Written by: John Michael Hayes
Starring: James Stewart, Grace Kelly, Wendell Corey, Thelma Ritter, Raymond Burr
Windows exist as a critical element of any home as it prevents the structure from feeling like a jail cell, allows natural light to enter, and a way to see out into the world without stepping into it. However, having the ability to see out of the window also means others can see in, which certainly has horrifying elements to it but allows for perversity to thrive. This intrigue and curiosity set off the events of Rear Window as it continually unravels into something undeniably masterful.
Stuck in a wheelchair recovering from an accident L.B. Jeffries (James Stewart) spends most of his days looking out of his window and looking to see what his neighbors do with their lives. When his peeking leads to him potentially witnessing a murder, he raises his suspicions and attempts to piece it all together to ensure the killer does not get away with it.
Many thrillers have tried to capture the magic on display in Rear Window and none have ever come close by a wide margin. That comes down to many reasons but all of the elements operating in this feature demonstrate what makes Hitchcock a legendary filmmaker but also makes this particular film probably his greatest achievement. Depending on the day this reaches the top surpassing Psycho for me because of the impeccable craft on display and how it creates a wholly relatable situation.
The perversity running through Rear Window comes from a character who enjoys looking into the lives of others. People watching but behind the thinly-veiled curtain of privacy, one would expect in their own home. Looking into these windows gives Jeffries a snapshot into the lives of these individuals but that does not stop him from creating a complete narrative of them based on what he can see in those limited moments. He should also contend with what individuals do in the presence of outward-facing windows allowing for a level of exhibition and actions they would not display behind a firm wall. Additionally, always looking into the windows of others presents the opportunity where they can look back and catch Jeffries in the act, which certainly becomes a concern based on what he sees. This creates a back-and-forth of what gets displayed and can be seen, which adds to the mystery of what Jeffries observes and how he interprets it.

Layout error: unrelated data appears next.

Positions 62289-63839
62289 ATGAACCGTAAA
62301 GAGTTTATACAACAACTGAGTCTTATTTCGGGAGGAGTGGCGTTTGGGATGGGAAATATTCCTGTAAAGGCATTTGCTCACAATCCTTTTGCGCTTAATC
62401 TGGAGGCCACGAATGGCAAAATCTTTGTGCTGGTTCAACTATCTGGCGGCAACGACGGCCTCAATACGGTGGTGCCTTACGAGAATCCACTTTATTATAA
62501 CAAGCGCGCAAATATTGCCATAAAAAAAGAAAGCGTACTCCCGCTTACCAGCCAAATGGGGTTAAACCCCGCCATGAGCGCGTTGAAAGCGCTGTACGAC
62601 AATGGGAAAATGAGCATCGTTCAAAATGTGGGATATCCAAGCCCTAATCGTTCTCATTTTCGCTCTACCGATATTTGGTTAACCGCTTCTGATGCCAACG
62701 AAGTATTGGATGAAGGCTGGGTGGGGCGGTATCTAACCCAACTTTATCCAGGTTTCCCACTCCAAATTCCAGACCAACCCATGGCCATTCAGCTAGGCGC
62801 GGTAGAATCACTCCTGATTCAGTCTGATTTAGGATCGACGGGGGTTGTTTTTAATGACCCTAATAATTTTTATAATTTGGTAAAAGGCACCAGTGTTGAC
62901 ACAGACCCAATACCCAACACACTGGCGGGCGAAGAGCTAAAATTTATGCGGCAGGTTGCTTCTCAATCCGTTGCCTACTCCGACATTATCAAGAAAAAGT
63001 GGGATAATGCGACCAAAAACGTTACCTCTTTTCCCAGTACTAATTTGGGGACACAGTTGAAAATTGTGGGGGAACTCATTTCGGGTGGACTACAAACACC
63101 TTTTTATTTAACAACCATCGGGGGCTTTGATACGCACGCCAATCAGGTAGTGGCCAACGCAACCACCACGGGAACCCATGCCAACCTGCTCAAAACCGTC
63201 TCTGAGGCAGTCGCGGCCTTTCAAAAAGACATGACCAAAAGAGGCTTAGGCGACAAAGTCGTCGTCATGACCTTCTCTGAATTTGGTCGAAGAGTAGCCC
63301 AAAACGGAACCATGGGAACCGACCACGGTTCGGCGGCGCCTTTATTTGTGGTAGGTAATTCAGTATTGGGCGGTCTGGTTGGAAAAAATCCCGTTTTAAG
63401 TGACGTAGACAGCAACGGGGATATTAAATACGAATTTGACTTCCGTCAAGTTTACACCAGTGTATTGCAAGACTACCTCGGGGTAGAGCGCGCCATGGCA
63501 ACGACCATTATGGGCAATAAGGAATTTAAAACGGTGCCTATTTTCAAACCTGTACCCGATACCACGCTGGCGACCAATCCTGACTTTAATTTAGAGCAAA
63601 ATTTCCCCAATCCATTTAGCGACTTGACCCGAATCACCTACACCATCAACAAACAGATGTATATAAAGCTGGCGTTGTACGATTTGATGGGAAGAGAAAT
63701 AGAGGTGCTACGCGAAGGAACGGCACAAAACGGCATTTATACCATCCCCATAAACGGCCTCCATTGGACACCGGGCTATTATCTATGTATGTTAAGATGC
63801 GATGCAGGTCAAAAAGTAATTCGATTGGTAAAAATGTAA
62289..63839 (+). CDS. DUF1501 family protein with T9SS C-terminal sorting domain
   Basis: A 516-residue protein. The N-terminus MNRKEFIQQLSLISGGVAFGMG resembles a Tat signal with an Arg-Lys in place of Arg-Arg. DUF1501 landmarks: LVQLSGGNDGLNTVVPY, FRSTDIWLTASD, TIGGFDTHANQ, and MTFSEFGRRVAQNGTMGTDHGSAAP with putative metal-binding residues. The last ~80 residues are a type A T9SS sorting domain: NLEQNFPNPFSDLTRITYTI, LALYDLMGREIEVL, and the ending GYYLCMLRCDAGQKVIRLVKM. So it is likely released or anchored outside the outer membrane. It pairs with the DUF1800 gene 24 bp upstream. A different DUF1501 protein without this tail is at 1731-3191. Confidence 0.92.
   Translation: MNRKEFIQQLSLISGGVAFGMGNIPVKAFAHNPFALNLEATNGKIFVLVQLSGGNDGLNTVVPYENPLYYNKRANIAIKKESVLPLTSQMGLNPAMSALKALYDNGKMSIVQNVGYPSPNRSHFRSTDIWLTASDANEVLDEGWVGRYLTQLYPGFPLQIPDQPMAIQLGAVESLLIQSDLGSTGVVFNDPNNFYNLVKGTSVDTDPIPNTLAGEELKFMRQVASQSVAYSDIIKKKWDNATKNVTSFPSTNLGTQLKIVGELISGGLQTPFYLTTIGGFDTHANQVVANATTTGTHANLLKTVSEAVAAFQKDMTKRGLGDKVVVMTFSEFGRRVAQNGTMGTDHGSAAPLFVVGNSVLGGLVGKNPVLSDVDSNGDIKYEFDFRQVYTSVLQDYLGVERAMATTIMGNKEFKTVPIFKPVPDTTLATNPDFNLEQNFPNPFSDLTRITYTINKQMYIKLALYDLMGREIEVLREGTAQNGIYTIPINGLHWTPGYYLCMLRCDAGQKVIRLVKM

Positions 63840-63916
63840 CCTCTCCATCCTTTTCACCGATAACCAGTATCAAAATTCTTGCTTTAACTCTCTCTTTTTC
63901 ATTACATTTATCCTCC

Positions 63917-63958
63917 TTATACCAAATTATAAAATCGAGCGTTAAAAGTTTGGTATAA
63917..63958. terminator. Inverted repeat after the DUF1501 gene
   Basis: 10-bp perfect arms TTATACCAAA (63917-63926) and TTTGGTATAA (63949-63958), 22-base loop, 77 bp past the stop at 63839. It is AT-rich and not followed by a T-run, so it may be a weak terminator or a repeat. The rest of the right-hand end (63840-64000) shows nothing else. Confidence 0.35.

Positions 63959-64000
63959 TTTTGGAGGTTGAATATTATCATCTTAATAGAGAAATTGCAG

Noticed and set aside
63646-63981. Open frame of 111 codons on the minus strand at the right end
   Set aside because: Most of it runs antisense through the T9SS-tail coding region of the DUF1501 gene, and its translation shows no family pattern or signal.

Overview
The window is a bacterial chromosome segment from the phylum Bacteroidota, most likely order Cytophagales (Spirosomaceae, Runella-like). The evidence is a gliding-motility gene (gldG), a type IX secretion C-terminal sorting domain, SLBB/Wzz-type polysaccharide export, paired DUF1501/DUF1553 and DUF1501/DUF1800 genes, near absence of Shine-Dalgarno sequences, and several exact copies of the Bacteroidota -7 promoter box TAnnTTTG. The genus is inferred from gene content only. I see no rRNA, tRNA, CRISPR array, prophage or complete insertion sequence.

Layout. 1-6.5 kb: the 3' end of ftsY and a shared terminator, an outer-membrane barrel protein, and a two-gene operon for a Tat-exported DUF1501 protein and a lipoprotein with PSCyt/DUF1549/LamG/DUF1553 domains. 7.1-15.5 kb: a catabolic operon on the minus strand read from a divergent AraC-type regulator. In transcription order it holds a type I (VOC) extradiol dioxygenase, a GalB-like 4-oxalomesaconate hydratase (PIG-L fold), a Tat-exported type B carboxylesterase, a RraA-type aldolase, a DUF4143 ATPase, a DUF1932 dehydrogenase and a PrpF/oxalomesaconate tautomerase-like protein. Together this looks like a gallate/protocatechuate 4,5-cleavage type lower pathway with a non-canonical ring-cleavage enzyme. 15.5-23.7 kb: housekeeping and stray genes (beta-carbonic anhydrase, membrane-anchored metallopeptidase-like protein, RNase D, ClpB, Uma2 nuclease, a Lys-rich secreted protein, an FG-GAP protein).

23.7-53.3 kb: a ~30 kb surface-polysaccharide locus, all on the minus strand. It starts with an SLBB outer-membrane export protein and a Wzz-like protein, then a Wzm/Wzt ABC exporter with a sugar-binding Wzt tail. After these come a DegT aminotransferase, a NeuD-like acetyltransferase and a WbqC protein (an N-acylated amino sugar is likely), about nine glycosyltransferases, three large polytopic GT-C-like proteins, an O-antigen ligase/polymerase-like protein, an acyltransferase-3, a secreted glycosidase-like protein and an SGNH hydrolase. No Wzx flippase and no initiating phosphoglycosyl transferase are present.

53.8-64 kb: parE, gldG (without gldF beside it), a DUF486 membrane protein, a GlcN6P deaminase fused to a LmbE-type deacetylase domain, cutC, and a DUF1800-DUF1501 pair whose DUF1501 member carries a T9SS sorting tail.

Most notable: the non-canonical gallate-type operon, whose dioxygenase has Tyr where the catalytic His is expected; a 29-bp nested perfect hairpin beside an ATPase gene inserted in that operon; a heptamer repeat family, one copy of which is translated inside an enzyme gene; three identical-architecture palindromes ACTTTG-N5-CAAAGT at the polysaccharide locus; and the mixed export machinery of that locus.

Taking place during the hot summer in New York City adds a distinct element to this film as well as no other city feels hotter during its summer months. Obviously not existing in the area of the world with the highest recorded temperatures, the sheer amount of people all squeezed together on an island with the black pavement of the streets soaking up the heat makes for an unparalleled collaboration to make anyone feel like they’re boiling. This adds to the frustration of some of the characters, the general discomfort Jeffries feels while in his large cast, and adds liberty to what individuals will display out of their window because of the heat. It all contributes to the perfect storm for a crime of passion to happen and really kick things into gear.